Bres turned out to be a tyrant, enslaving the Tuatha Dé, forcing them to pay tribute to the Fomorians and neglecting his duties of hospitality. So Nuada had his arm replaced by a working one of silver by the physician Dian Cecht and the artificer Creidhne, and he was restored to the kingship, gaining his epithet Airgetlám ("silver hand/arm"). Later, Dian Cecht's son, Miach, replaced the silver arm with one of flesh and blood; Dian Cecht killed him out of professional envy. Nuada could not throw off the Fomorian yoke until the multi-talented Lug joined his court. He put Lug in command of the army, and he led them to victory against the Fomorians in the Second Battle of Magh Tuireadh, but Nuada was killed in the battle by Balor, the Fomorian leader.[2] General Name, Symbol, Number silver, Ag, 47 Chemical series transition metals Group, Period, Block 11, 5, d Appearance lustrous white metal Atomic mass 107. ... In Irish mythology, Dian Cecht was a god of healing. ... In Irish mythology, Creidhne (or Credne) was a son of Brigid and Tuireann and the artificer of the Tuatha Dé Danann, working in bronze, brass and gold. ... In Irish mythology, Miach was a son of Dian Cecht of the Tuatha Dé Danann. ... Lugh (earlier Lug, modern Irish Lú, pronounced //) is an Irish deity represented in mythological texts as a hero and High King of the distant past. ... Cath Maige Tuireadh (the (second) Battle of Magh Tuiredh) is a tale of the Irish Mythological Cycle in which the Tuatha Dé Danann defeat their enemies, the Fomorians. ... In Irish mythology, Balor (Balar, Bolar) of the Evil Eye was a king of the Fomorians, a race of giants. ...


Nuada is probably the same figure as Elcmar, and possibly Nechtan.[citation needed] Other characters of the same name include the later High Kings Nuadat Finnfail and Nuada Necht, and Nuada, the maternal grandfather of Fionn mac Cumhail. A rival to Conn of the Hundred Battles was Mug Nuadat ("Nuada's Slave"). The Delbhna, a people of early Ireland, had a branch called the Delbhna Nuadat who lived in County Roscommon. In Irish mythology, Elcmar (also Ecmar, Elcmhaire) was the husband of Boann. ... In Irish mythology, Nechtan was the father and/or husband of Boann. ... Nuadat Finnfail was a legendary High King of Ireland in the 11th century BC. Depending on the source consulted, he ruled for twenty, forty or sixty years. ... Nuada Necht (the pure) was a legendary High King of Ireland of the 2nd century BC. He was considered an ancestor of the Laigin. ... Fionn mac Cumhail (earlier Finn or Find mac Cumail or mac Umaill, pronounced roughly Finn mac Cool) was a legendary hunter-warrior of Irish mythology, also known in Scotland and the Isle of Man. ... Conn Cétchathach (Conn of the Hundred Battles) was a legendary High King of Ireland. ... In Irish traditional history Mug Nuadat (or Mogha Nuadhad) meaning slave of Nuada, whose given name was Éogan Mór (Eoghan the Great), was a king of Munster in the 2nd century A.D. He was a rival of the High King, Conn of the Hundred Battles and for a... The Delbhna were a race of Ireland. ... The Delbhna Nuadat were lords of a large section of what is now County Roscommon, situated between the Suca and Shannon rivers. ... Statistics Province: Connacht County Town: Roscommon Code: RN Area: 2,547 km² (983 mi²) Population (2006) 58,700 Website: www. ...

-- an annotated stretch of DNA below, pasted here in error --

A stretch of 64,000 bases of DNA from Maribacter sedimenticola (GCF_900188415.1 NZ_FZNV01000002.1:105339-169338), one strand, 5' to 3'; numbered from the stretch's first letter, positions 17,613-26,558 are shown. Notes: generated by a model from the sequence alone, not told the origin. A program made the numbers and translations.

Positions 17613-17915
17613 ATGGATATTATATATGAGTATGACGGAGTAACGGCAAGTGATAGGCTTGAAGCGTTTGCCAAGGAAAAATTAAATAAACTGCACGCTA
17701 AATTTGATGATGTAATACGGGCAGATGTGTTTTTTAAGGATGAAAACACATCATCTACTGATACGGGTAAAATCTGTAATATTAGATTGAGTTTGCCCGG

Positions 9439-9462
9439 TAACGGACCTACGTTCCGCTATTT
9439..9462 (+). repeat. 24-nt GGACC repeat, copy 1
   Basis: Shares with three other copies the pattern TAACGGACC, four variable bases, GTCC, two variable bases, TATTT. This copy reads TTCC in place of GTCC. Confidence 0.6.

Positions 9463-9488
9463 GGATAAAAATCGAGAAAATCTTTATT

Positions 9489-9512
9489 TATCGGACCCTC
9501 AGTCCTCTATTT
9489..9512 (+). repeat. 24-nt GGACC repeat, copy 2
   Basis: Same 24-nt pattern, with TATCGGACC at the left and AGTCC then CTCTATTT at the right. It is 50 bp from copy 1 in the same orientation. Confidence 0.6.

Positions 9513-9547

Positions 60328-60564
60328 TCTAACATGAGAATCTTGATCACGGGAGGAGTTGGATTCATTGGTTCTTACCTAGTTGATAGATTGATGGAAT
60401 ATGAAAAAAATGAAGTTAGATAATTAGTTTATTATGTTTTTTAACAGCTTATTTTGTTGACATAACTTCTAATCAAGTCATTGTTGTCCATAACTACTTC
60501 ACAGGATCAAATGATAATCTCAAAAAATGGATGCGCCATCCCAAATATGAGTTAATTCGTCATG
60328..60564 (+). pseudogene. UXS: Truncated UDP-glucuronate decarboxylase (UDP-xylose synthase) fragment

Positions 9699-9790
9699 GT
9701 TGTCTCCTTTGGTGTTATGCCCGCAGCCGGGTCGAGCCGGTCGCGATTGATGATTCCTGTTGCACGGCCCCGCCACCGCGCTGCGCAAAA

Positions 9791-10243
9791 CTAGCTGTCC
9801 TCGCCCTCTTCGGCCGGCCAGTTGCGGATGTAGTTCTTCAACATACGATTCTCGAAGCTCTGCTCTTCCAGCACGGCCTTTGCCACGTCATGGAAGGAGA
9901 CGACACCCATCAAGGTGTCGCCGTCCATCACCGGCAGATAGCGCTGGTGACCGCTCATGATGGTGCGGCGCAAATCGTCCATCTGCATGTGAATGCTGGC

Contents

Etymology